Although having COPD may sometimes make you feel like no one knows what you’re going through, statistics show otherwise. The U.S. Department of Health and Human Services (HHS) reported in 2011 that more than 12 million Americans have been diagnosed with the disease. Worldwide, the number of COPD sufferers balloons to an estimated 64 million people, according to a report by the World Health Organization (WHO) at the end of 2011.
What do the numbers mean? That there are many avenues of support open to you. Your doctor and healthcare team will help to manage your condition through treatment decisions and medical guidance. Your family, coworkers, and friends can provide emotional, practical, and social support. And you can manage your symptoms by following your doctor’s instructions.
You’re the one living with COPD, but many people in your life also will be affected by it. At first, you may feel guilty relying on others more than usual, but it’s important to recognize that there will be times when you can’t help yourself. Allowing others to assist you can make everyone feel better. Your needs for assistance will vary, depending on the day, but learning to ask for and accept help when you need it is a critical part of managing your disease.
Support at Home
One of the results of having a chronic condition like COPD is that tasks you once performed easily will become more difficult to do yourself. The people in your life may have differing capacities to help you, and family members are often in the best position to lend support. When you experience symptoms like shortness of breath, it can be helpful to lean on loved ones—especially those who live with you.
Your condition might change the roles, goals, and plans of everyone in your family, which may create some challenges. Talk to your family about what they can do that will be the most helpful to you. It’s in everyone’s best interest to work together to pursue treatment and support. The National Emphysema Foundation (NEF) recommends the following ways that family members can lend a hand:
- Learn everything they can about COPD and your specific medications and treatments
- Help encourage you to remain active and independent to the extent that your condition allows
- Assist with chores around the house and offer to handle other tasks that contribute to a smooth-running household
Support at Work
If your doctor has cleared you for working with your condition, it’s important to line up a support system at work to ensure that you’re managing your condition safely. The NEF recommends speaking candidly with your employer about it, so your manager and co-workers will be aware that at times you’ll need to rest. This is particularly true if you have an asthmatic component to your COPD, as you’re more susceptible to acute attacks while you’re working and may need to take inhaled medications.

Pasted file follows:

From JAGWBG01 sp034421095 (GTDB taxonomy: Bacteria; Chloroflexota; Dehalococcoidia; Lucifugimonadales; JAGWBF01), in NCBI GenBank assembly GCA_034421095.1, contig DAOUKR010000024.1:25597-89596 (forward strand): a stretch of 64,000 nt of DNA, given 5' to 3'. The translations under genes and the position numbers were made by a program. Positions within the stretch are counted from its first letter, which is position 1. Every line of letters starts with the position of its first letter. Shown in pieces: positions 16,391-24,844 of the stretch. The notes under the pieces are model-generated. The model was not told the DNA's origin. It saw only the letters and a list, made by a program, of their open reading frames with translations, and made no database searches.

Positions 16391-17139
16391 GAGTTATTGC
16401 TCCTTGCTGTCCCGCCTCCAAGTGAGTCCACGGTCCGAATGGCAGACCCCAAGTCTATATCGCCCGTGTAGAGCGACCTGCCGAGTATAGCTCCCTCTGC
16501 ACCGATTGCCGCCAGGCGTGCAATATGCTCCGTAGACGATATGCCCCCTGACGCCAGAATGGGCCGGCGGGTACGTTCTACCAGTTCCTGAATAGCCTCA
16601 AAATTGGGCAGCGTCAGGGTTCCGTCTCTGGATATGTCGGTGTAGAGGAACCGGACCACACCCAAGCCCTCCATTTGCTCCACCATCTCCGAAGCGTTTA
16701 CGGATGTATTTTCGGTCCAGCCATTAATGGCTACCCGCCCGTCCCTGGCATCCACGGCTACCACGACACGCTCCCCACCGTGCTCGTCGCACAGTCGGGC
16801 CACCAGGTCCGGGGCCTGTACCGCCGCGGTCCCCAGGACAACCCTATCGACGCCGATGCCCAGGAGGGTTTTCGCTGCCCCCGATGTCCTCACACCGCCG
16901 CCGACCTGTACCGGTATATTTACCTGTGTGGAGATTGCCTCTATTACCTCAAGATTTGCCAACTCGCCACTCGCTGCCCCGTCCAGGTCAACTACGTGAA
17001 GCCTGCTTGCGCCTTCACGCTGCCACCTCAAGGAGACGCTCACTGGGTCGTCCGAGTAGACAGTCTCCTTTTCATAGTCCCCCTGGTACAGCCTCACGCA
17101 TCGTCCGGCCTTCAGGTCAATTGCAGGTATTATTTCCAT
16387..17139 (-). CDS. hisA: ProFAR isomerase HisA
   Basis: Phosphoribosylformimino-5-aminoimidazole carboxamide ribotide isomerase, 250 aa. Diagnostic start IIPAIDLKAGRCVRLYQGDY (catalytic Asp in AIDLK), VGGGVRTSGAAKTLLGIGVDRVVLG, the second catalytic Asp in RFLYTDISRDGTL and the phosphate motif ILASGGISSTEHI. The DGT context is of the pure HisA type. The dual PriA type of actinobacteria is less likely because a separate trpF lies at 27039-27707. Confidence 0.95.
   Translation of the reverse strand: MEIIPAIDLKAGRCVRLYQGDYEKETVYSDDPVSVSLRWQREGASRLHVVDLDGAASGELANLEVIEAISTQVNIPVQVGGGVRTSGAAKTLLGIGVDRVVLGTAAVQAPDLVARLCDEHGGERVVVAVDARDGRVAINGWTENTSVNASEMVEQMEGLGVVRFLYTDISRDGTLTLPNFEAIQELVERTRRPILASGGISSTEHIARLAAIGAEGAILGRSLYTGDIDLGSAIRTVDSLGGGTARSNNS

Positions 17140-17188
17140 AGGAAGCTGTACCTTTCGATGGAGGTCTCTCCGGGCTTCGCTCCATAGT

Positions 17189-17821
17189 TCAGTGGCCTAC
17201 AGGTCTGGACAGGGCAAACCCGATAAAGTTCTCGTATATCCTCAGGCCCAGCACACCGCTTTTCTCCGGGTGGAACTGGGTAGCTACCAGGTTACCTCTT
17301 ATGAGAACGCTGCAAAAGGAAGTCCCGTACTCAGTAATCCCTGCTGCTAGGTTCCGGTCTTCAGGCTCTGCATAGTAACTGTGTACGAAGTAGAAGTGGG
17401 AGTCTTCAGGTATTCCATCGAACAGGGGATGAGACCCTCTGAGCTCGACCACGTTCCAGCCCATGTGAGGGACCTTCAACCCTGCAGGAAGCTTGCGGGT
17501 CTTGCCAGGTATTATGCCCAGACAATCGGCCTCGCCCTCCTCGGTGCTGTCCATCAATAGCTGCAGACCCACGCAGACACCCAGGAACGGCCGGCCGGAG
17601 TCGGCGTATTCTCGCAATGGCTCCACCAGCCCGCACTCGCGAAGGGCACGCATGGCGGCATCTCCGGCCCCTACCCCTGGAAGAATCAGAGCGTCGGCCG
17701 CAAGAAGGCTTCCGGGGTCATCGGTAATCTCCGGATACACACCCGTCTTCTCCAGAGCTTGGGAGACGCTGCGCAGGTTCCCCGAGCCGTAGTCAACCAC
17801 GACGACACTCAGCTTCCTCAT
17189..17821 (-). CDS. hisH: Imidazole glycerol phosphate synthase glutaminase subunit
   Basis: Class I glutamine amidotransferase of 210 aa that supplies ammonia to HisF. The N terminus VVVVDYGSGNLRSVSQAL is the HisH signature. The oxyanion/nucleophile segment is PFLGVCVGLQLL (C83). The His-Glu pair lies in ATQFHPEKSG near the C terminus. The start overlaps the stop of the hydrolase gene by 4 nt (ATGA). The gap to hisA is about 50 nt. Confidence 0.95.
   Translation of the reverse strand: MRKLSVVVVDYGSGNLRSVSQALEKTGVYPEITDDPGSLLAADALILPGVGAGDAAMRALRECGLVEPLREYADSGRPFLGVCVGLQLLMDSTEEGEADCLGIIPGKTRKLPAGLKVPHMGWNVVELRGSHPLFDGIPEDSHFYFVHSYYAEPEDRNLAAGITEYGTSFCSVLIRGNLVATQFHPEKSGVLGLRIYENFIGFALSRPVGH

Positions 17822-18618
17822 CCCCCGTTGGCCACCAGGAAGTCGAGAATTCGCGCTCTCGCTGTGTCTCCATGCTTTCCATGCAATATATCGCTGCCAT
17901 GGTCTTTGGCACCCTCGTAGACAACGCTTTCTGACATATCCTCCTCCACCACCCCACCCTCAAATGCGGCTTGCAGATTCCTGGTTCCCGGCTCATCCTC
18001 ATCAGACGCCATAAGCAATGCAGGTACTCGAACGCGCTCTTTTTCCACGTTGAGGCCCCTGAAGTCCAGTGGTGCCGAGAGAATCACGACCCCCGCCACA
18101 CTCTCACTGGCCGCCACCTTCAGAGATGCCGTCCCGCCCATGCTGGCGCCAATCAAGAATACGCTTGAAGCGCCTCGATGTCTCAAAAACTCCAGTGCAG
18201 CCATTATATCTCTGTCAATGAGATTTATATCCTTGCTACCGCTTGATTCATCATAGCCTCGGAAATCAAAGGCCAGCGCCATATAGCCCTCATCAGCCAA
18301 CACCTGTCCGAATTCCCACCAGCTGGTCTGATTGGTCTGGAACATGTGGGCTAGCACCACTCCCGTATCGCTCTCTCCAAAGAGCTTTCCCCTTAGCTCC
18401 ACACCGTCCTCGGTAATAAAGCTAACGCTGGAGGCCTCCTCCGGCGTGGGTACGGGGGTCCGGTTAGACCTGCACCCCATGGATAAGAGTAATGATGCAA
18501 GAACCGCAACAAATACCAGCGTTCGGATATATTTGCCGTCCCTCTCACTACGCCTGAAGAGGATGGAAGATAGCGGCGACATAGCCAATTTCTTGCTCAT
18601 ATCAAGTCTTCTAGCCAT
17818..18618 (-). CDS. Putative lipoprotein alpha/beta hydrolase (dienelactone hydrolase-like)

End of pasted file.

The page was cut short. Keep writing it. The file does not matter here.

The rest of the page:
Learning to delegate responsibility is another way that you can enlist the support of colleagues. Follow these guidelines for taking a team approach and letting others share the load:
- Assign responsibility to a specific co-worker so that there’s no confusion regarding ownership
- Give clear instructions and deadlines with delegated tasks
- Take time to provide training on the specific duties needed
Support from Friends
Social support is the single most important buffer against stress, according to the Cleveland Clinic. However, friends may not know what you need as well as family members do. Suggest the following ideas to those who want to help but don’t know how:
- Being available to provide emotional support by allowing you to talk through your feelings
- Attending medical appointments with you, or picking up prescriptions for you
- Helping you complete small chores or errands that are difficult for you to do on your own
- Providing encouragement to help you stick to your treatment plan
Support from Your Doctor
Your doctor is in charge of deciding upon and administering your treatment plan, but you can help manage your health more effectively by clearly communicating your needs and concerns. The Cleveland Clinic recommends taking the following actions to maximize your office visits and help your healthcare team support you best:
- Keep a journal to record details about your symptoms and changes in how you feel. Bring this information to your medical appointments
- Bring a list of specific concerns about COPD and your treatment plan to your doctor appointments. Write down the doctor’s answers to your questions so you can refer to them later
- Ask your doctor to explain other types of services that might enhance your treatment, including physical therapy, counseling, nutritional consultation, or local COPD support groups
Your loved ones, employer, and healthcare support team can all lend a hand in easing the challenges of living with COPD if you let them. By taking a proactive approach and letting others know when you need their help, you can better manage your condition.